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Key Amendment to the Code of Commercial Companies in Domestic Company Reorganisations

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The amendment to the Code of Commercial Companies (CCC), which came into force on 15 September 2023, introduced the possibility of dividing commercial companies by separation – that is, in essence, the creation of subsidiaries within which property can be transferred using the principle of general succession. A number of changes have also been introduced with regard to international and domestic mergers.

New regulations will facilitate the reorganisation of Polish companies

One of the most important changes for entrepreneurs; brought by the latest major amendment to the CCC; is the introduction of a new division modality for commercial companies – division by separation. This is a very important change given that thus far each division resulted in the granting of shares to the existing shareholders of the divided company. In practice, this meant that there was no instrument that would allow the company to transfer its property or a part thereof to another entity in exchange for the share rights of that entity by using the principle of general succession.

If a company wanted to make such a transfer, it had to carry out a procedure for the contribution in kind of individual assets or of the business (or an organised part thereof). Such processes were complex and time-consuming as their successful completion in principle required a number of consents from counterparties and, in the case of regulated activities, also from the competent public authorities.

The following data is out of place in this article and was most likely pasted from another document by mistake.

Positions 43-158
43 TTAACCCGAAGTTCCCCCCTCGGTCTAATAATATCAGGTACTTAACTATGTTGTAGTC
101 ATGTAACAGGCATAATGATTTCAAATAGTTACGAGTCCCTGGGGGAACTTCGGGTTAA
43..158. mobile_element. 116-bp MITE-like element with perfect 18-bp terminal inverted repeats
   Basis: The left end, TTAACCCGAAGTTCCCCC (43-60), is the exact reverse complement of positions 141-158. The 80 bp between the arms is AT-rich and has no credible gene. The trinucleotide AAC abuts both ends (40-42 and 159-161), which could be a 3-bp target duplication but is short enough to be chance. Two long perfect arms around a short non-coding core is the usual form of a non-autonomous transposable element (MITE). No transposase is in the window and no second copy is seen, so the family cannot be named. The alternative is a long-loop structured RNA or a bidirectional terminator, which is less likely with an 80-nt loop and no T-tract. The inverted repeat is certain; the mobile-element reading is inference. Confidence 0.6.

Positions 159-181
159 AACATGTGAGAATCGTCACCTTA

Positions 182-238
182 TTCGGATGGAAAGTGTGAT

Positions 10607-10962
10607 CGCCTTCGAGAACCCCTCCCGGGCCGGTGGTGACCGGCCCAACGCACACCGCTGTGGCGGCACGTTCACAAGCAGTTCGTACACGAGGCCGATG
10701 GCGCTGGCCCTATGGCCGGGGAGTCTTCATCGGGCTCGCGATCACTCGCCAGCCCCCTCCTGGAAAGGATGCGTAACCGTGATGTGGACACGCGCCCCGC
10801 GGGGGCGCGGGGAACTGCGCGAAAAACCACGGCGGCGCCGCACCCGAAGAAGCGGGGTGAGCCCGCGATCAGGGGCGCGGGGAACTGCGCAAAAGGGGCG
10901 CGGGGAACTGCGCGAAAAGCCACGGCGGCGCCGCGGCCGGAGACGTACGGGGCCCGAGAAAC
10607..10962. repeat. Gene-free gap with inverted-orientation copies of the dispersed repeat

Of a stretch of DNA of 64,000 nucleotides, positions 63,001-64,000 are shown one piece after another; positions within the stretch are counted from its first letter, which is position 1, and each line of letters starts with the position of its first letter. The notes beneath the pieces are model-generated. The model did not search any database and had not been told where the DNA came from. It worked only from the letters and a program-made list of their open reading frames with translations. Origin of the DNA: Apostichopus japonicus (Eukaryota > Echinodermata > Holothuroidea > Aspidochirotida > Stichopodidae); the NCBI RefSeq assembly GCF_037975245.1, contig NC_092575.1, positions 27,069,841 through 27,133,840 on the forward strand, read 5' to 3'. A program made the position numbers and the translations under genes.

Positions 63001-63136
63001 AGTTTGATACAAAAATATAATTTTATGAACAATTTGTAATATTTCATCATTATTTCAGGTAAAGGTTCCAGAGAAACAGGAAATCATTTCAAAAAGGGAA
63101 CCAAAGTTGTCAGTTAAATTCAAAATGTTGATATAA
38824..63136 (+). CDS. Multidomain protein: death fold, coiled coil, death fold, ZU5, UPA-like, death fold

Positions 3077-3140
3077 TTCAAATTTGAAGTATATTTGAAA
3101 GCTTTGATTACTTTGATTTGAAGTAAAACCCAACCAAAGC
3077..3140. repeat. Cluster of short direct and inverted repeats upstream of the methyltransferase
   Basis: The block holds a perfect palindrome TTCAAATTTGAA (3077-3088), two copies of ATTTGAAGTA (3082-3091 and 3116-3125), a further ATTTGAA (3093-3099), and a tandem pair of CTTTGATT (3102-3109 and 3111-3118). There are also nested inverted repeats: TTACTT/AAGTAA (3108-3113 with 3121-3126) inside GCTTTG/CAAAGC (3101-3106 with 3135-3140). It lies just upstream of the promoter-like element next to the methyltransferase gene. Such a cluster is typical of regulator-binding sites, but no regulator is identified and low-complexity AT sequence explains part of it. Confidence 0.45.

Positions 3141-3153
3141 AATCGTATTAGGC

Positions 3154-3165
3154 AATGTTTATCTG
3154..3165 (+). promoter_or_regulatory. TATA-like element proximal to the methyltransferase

The changes to the rules on domestic reorganisations, which meet the expectations of entrepreneurs, should of course be viewed positively given that they broaden the options of entrepreneurs and simplify already existing processes. As Directive 2019/11511 expands the catalogue of permissible cross-border transformations, it was also necessary to supplement the regulations at the national level. This will enable Polish companies to carry out the same reorganisation processes, both between themselves and within the European Union.

Changes with regard to divisions in practice

The new division procedure consists of transferring a part of the property of the divided company to the existing or newly established company(ies) in exchange for shares in the acquiring or newly established company(ies), which will be acquired by the divided company itself, and thus not by its shareholders as in the case of division by spin-off.

Division by separation (podział przez wyodrębnienie) (from a formal point of view), in principle, will not differ significantly from division by spin-off (podział przez wydzielenie). The property of the company being divided will be transferred on the basis of general succession, which in relation to the previously applied in-kind contribution procedure, will significantly streamline the process of transferring assets in exchange for shares in another company. The introduction of such a procedure is the result of practical needs and has been propounded by market participants, based on their experience, for a long time.

New procedure as an opportunity for M&A projects

It also appears that the new procedure will be applicable to certain M&A projects. In trading practice, there have been transactions that were structured in such a way that an entity wishing to sell its business or an organised part thereof would first establish a new company, make a contribution in kind to it and then sell its shares to an investor. The main disadvantage of this structure was that it was time-consuming and complicated. The new legislation significantly simplifies this process by allowing the company to be separated and then sell its shares to an interested buyer.